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December 20, 2022

Bird banders at the Rushton Woods Banding Station and the U.S. Geological Survey’s Eastern Ecological Science Center Bird Banding Laboratory have documented an incredible movement of one northern saw-whet owl during its fall migration.

A woman biologist stands in a banding station shed at night and reads the band numbers on a small owl.
Stephanie Egger, biologist with the U.S. Geological Survey’s Eastern Ecological Science Center Bird Banding Laboratory, reads the federal band numbers on the leg band of a northern saw-whet owl recaptured at the Rushton Woods Banding Station in Pennsylvania. This owl was originally banded in Thunder Bay, Ontario. Credit: Aaron Coolman.

Each fall, bird banders across North America work through dark, cold nights to document the movement patterns of the northern saw-whet owl. Over 150 stations participate in a large-scale collaboration called Project Owlnet, which began in the 1990s to try to understand the cyclical migrations, habitat use, and population dynamics of these mysterious birds.

On November 8, 2022, a northern saw-whet owl was captured at Rushton Woods Banding Station in Pennsylvania, just twenty miles west of Philadelphia. The owl was captured wearing a leg band issued by the North American Bird Banding Program (NABBP), which is administered by the U.S. Geological Survey’s Eastern Ecological Science Center Bird Banding Laboratory (EESC Bird Banding Laboratory) and the Bird Banding Office of the Canada Wildlife Service. Since 1920, the NABBP has collected and managed bird banding and encounter records with the goal to provide critical data to track the status and trends of bird populations for developing effective bird science and conservation management.

When the Rushton Woods Banding Station reported to the NABBP that they had captured 1104-04123, staff immediately recognized that something was potentially amiss. When compared to other northern saw-whet owl movement records in the database, this bird had covered an unusually large distance eastward between where it was originally banded in Ontario, Canada, and its recapture location in Pennsylvania. Staff requested further verification from the banding station to confirm this report.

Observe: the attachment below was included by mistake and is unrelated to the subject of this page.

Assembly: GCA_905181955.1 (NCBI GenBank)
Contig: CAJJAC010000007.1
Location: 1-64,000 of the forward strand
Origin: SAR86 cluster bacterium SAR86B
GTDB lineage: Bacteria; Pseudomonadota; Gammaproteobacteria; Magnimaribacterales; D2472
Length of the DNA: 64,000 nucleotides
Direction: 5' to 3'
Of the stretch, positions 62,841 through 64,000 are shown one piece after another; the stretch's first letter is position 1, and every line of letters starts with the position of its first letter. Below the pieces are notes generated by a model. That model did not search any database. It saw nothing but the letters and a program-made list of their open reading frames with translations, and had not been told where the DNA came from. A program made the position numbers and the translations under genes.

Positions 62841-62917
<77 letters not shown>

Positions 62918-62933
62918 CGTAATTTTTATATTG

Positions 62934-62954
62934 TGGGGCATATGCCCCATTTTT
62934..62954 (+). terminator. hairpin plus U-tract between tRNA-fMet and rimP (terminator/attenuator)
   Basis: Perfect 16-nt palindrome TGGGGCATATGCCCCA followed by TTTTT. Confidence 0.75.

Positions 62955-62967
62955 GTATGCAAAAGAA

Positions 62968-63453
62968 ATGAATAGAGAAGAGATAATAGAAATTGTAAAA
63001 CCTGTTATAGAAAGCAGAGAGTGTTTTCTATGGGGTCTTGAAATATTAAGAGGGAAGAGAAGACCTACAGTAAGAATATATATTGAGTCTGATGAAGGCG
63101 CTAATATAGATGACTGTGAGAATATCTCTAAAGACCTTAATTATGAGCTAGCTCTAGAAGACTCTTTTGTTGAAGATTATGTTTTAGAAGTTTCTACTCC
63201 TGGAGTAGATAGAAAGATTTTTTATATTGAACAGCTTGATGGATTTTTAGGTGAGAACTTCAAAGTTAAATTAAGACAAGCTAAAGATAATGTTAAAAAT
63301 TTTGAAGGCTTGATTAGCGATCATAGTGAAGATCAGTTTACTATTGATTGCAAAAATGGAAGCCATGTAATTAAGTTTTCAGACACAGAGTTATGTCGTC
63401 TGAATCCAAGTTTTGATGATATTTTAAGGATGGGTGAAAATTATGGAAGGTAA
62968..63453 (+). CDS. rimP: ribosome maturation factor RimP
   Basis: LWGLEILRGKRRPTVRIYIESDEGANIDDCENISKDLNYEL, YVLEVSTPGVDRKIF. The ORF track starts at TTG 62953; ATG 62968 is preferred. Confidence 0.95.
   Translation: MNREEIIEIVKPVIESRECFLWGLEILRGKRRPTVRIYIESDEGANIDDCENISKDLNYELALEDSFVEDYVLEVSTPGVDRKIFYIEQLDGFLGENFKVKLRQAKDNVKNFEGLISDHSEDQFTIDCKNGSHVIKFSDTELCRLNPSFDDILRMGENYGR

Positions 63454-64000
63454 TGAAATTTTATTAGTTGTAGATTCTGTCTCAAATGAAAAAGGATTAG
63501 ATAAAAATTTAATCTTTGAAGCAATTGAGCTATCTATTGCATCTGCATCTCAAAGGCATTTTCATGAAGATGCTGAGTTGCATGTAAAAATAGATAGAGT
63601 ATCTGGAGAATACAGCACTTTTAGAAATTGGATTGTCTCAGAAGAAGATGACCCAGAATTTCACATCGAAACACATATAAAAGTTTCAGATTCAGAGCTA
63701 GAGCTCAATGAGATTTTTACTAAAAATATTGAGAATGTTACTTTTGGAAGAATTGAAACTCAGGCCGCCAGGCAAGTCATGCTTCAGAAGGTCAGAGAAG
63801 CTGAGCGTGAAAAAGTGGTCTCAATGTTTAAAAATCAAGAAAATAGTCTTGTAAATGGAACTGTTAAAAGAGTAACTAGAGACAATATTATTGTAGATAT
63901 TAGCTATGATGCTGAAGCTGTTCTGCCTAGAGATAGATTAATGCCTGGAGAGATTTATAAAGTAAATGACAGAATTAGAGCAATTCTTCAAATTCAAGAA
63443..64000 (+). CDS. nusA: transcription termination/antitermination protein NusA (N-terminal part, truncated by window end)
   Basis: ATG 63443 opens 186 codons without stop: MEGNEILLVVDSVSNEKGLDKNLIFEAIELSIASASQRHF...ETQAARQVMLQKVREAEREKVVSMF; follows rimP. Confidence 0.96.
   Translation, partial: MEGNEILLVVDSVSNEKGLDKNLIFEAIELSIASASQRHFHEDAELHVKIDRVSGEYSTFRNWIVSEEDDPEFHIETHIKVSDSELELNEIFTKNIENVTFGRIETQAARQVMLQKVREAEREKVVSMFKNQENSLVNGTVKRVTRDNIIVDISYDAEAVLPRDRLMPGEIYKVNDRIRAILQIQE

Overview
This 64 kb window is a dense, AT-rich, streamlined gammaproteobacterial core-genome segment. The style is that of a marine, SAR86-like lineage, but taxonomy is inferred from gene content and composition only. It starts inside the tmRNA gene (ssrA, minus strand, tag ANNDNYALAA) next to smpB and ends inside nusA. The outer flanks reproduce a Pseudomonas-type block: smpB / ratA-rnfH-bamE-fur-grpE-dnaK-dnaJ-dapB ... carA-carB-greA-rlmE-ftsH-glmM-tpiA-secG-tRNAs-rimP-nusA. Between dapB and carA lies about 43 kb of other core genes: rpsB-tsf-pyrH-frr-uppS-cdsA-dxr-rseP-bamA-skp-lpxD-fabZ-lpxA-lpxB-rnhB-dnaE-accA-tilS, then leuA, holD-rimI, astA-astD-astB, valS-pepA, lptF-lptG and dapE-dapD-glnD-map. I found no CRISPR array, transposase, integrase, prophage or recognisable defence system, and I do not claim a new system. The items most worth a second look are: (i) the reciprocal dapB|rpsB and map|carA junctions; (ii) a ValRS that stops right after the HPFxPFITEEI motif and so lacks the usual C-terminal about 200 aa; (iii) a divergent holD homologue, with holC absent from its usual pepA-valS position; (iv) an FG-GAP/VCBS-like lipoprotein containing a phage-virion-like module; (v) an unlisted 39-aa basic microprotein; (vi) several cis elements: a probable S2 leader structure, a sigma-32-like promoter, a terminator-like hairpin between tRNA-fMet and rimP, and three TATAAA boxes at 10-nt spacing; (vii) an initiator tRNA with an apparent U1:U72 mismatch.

Two nights later this bird was recaptured again at the same banding station and the banders took photos of the bird and leg band confirming the report. This owl was indeed the same owl (1104-04123) originally banded as a hatch-year bird in October 2021 at Thunder Cape Bird Observatory, a banding station on the northern shore of Lake Superior in northwestern Ontario, nearly 900 miles (over 1400 km) away from Philadelphia! Northern saw-whet owls can be resident or long-distance migrants. If they nest in Pennsylvania, they primarily nest in the northern part of the state, but also in mountainous forests near the Mason-Dixon line. Many northern saw-whet owls move southward in winter, with large concentrations in and around the Great Lakes. This recapture was unusual for the Rushton Woods Banding Station, as northern saw-whet owls recaptured in this part of Pennsylvania have not been banded as far west as this one was.

An additional twist of fate would come when a few nights later Rushton Woods Banding Station hosted a visit by a local birding club which included Stephanie Egger, a recent addition to the EESC Bird Banding Laboratory. The same owl was recaptured yet again on this night and the banders were delighted to put the owl in Stephanie's hand for her to verify the band number herself.

In total, the Rushton Woods Banding Station captured this specific owl seven times over ten nights, suggesting that the surrounding area may have provided a good place for it to rest and refuel for continuing its migration south to Maryland, West Virginia, Virginia, or North Carolina, for example. Or perhaps it will decide to overwinter in Pennsylvania. Northern saw-whet owls winter in dense forest and the Rushton Woods Preserve, where this owl was captured, is an 86-acre mature woodland protected and maintained by Willistown Conservation Trust. Rushton Woods Preserve is also part of an Important Bird Area in Chester County, Pennsylvania and is recognized by the Audubon Society for the valuable bird habitat it provides.

Map showing line between Thunder Bay, Ontario and Philadelphia, Pennsylvania.
Map showing the minimum distance traveled by one northern saw-whet owl from where it was originally banded on the north shore of Lake Superior in October 2021 to where it was recaptured in November 2022 near Philadelphia, Pennsylvania, a journey of nearly 900 miles. Credit: Stephanie Egger, USGS.

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